Howard Brenton is staying home to write, but it hasn't always been like that.
No holiday: I'm stuck at home writing towards fearsome autumn deadlines. I will reach something called "lock off" - the moment when a film or TV script goes into production - just as the weather gets nasty on our favourite Greek island and the tavernas close, the waiters going glumly back to their family farms for the olive harvest.
But I'm not complaining. My pen keeps me at my desk this summer, but over the years it has taken me to many places. I spent three happy weeks researching the story for a film in Far North Queensland, a hidden world of English millionaire sugar-mill owners and dirt-poor Italian cane farmers, all in Conradian decay. It was the first time I'd been in the tropics. I visited a man who had built a huge boat in the rainforest, miles from the sea; he was convinced a second flood was coming and he would be Australia's Noah. The film wasn't made but I got a great holiday.
But the pen can land a writer in ugly places. It got me into West Beirut in 1983 when that part of the city was occupied by PLO fighters and Israel was besieging them. "Nothing is normal here, nor will your reactions be," a young PLO officer said. Nothing was normal. Indeed, I found myself going out into the smashed street during a lull in the air raids. A boy was selling shirts from a clothes rail he was wheeling through the rubble. I bought one - Van Heusen, too.
I saw terrible suffering: a bleeding child in his running father's arms, scenes in hospitals that were indescribable. But - and this is so hard to explain - there was a crazed, holiday atmosphere under the bombs. Refugees from the south had occupied apartments deserted by the wealthy; at night there was laughter and the sound of cockerels crowing from the balconies under the Israeli flares.
Other ugly situations. In 1979 I was in Sofia, Bulgaria at a sepulchral theatre conference. I found myself addressing a packed roomful of writers at the Bulgarian Writers' Union. We thought we'd been invited for drinks - well, there was fruit syrup - but it turned out that a speech was expected. My companions all stared at me; as the only Western writer, I was the only one with nothing to lose.
In my country, I only had to put up with bad reviews in the Daily Telegraph, not the surveillance and state intimidation my colleagues from the East knew all too well. So I ploughed into an improvised speech about freedom of expression and socialism, West and East - I blush at the memory. To my bewilderment, I received a standing ovation. "That went rather well," I said to a Polish playwright. "Yes," he whispered, "but how do we know any of the audience are writers?" Suddenly I realised: I had just addressed a room full of secret policemen.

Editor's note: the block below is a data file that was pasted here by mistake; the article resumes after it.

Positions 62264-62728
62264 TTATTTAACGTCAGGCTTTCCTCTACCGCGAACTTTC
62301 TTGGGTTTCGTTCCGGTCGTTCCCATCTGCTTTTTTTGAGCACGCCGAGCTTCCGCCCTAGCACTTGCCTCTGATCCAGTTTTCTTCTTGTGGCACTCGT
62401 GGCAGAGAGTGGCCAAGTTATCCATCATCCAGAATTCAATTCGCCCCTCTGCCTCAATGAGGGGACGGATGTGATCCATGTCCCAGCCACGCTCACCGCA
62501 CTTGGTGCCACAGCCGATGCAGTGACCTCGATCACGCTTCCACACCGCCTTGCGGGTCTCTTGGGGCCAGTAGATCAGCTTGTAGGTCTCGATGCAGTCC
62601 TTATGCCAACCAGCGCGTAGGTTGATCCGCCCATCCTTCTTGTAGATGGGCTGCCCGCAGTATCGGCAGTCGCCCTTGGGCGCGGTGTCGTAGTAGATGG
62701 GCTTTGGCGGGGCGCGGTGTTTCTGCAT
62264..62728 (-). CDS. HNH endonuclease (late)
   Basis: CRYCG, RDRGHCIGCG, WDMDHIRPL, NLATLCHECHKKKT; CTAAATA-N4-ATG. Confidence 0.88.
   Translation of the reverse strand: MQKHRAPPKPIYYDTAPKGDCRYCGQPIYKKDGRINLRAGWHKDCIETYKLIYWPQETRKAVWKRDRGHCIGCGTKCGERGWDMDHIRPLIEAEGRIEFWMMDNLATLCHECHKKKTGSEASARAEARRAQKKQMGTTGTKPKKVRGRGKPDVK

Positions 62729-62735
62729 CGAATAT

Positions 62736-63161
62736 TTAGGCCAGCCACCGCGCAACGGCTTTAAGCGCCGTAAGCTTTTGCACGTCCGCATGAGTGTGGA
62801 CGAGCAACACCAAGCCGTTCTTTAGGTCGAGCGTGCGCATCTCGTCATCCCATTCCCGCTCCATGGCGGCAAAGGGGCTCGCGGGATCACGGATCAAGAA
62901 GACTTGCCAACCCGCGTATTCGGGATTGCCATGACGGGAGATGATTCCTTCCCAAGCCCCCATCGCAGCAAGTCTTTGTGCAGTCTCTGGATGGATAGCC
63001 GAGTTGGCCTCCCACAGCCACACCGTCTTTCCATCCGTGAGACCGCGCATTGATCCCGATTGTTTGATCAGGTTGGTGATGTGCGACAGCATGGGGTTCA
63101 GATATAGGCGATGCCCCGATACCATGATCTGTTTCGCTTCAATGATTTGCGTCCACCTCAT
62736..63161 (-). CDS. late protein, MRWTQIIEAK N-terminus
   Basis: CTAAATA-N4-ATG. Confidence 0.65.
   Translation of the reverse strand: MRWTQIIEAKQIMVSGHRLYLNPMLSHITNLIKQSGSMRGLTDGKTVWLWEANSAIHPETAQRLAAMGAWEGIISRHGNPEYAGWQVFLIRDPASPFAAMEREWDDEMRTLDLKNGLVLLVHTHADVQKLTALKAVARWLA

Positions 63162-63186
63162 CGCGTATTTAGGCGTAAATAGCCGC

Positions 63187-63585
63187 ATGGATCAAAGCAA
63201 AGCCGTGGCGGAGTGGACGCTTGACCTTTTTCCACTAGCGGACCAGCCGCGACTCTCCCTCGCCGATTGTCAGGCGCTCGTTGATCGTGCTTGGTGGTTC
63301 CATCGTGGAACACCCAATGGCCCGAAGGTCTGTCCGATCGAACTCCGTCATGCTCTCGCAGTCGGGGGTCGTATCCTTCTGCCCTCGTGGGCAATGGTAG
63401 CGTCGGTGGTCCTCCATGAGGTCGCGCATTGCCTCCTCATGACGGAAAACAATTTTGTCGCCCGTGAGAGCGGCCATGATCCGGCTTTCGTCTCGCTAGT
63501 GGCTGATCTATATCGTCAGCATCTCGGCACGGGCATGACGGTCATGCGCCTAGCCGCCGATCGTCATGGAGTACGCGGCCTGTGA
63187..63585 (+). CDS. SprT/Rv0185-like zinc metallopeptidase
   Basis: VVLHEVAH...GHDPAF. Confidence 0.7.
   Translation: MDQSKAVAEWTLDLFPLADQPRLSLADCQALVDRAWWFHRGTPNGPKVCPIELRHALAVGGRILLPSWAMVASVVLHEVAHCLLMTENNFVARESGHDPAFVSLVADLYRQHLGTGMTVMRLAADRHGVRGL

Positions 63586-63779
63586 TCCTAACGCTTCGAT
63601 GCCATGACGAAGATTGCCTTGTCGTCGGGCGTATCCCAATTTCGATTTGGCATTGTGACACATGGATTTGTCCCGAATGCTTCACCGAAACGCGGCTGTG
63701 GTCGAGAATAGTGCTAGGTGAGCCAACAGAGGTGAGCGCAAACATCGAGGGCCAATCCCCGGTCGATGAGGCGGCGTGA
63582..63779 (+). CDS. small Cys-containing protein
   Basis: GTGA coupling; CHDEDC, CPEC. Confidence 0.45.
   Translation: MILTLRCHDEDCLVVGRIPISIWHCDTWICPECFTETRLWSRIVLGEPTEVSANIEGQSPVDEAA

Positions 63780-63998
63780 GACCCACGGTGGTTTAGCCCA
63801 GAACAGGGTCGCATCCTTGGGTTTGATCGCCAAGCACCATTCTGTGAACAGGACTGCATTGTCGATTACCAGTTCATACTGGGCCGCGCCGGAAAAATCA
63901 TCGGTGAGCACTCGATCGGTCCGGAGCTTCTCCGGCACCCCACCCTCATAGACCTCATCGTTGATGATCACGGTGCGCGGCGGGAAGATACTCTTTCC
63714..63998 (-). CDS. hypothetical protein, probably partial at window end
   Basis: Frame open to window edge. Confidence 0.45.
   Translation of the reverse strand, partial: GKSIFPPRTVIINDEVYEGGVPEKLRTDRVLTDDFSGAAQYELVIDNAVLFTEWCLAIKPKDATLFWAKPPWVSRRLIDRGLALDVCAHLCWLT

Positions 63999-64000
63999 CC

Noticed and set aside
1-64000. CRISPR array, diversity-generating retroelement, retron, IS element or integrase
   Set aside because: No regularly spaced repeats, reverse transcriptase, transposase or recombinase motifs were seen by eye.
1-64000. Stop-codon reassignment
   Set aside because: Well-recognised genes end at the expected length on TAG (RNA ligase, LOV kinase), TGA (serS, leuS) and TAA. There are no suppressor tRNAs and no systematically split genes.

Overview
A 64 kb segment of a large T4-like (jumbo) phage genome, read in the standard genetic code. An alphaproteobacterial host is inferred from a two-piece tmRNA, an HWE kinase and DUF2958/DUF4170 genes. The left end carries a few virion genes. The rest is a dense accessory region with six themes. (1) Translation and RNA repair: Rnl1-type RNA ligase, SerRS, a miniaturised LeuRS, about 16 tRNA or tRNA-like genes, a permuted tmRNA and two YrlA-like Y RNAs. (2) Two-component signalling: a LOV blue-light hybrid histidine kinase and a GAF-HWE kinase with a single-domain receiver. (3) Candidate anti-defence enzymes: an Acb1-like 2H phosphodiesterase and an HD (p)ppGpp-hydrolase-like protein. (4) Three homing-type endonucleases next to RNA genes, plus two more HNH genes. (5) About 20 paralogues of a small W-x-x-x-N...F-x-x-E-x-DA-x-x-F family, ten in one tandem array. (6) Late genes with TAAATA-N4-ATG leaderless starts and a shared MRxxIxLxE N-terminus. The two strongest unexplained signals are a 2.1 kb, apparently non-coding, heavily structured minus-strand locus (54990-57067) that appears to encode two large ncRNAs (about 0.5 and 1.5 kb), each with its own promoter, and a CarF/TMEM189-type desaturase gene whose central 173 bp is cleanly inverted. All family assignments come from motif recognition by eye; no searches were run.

That trip to Bulgaria was my first time in a Soviet bloc country to experience what was called "actually existing socialism". A voice in the hotel foyer asked, would I meet someone? "Yes," I said. Writers always say yes; it's a compulsion to get out of your depth. And so I was taken on a tram through Sofia, down a street, on to another tram - a back street, a door, and I was in an apartment talking with a dissident and his wife. I sat in the corner of the room. They sat with the curtains open facing each other. All they wanted was a conversation about literature. We talked of TS Eliot and Edward Bond - a strange coupling of writers.
I went to the Soviet Union twice, during the Gorbachev era. A tiny memory of those momentous days: alone before the huge mirror of the huge bathroom of my huge suite in the huge Hotel Ukrania, I found myself staring at a state-of-the-art Gillette razor I had bought at Heathrow airport. It seemed an inexplicable object. It had travelled between two worlds: one a planet of trivial chat and empty plenty, the other a planet of profound human discussions and empty supermarkets. I wrote a play about the anguish of Russia in that time. The Daily Telegraph went potty.
In Far North Queensland, the cane industry is dying. Beirut is being rebuilt. The Soviet world has disappeared - a whole era, a continent of a way of life, has sunk to become a subterranean country of fears and resentments in Eastern European minds.
It may be sick but I own up. I think of these "tourist in hell" trips with a gnawing nostalgia. Maybe I don't need a Greek beach holiday. Anyway, in January I'm going to Serbia: travel may not broaden the mind but it's wonderful when it blows it.
Next Week: Adrian Mourby's travel disasters.